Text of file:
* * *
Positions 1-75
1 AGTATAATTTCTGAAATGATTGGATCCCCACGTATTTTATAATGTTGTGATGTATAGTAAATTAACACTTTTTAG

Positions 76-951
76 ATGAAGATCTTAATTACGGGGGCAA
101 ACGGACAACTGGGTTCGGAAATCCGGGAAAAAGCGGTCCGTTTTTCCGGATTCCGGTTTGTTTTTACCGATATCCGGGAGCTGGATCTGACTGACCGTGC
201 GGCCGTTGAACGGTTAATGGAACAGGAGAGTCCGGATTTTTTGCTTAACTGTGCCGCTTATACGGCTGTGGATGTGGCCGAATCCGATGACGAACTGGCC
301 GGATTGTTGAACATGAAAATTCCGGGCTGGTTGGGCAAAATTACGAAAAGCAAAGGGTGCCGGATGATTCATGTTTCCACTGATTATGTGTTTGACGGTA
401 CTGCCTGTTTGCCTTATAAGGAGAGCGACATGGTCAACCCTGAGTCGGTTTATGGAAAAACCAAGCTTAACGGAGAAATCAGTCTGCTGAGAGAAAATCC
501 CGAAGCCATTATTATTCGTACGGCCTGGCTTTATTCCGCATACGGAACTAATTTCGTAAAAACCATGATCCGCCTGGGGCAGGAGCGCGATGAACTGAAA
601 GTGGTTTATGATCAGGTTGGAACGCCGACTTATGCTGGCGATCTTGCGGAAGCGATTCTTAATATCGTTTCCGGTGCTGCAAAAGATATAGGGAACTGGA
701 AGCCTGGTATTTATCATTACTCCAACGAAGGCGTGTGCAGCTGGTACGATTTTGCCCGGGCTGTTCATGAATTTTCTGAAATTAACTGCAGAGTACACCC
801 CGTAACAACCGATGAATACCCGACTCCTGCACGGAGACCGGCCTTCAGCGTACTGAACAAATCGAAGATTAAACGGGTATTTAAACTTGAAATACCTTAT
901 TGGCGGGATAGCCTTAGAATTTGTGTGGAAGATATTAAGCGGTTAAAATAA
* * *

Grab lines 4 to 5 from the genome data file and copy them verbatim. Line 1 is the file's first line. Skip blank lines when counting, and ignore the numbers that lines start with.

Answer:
76 ATGAAGATCTTAATTACGGGGGCAA
101 ACGGACAACTGGGTTCGGAAATCCGGGAAAAAGCGGTCCGTTTTTCCGGATTCCGGTTTGTTTTTACCGATATCCGGGAGCTGGATCTGACTGACCGTGC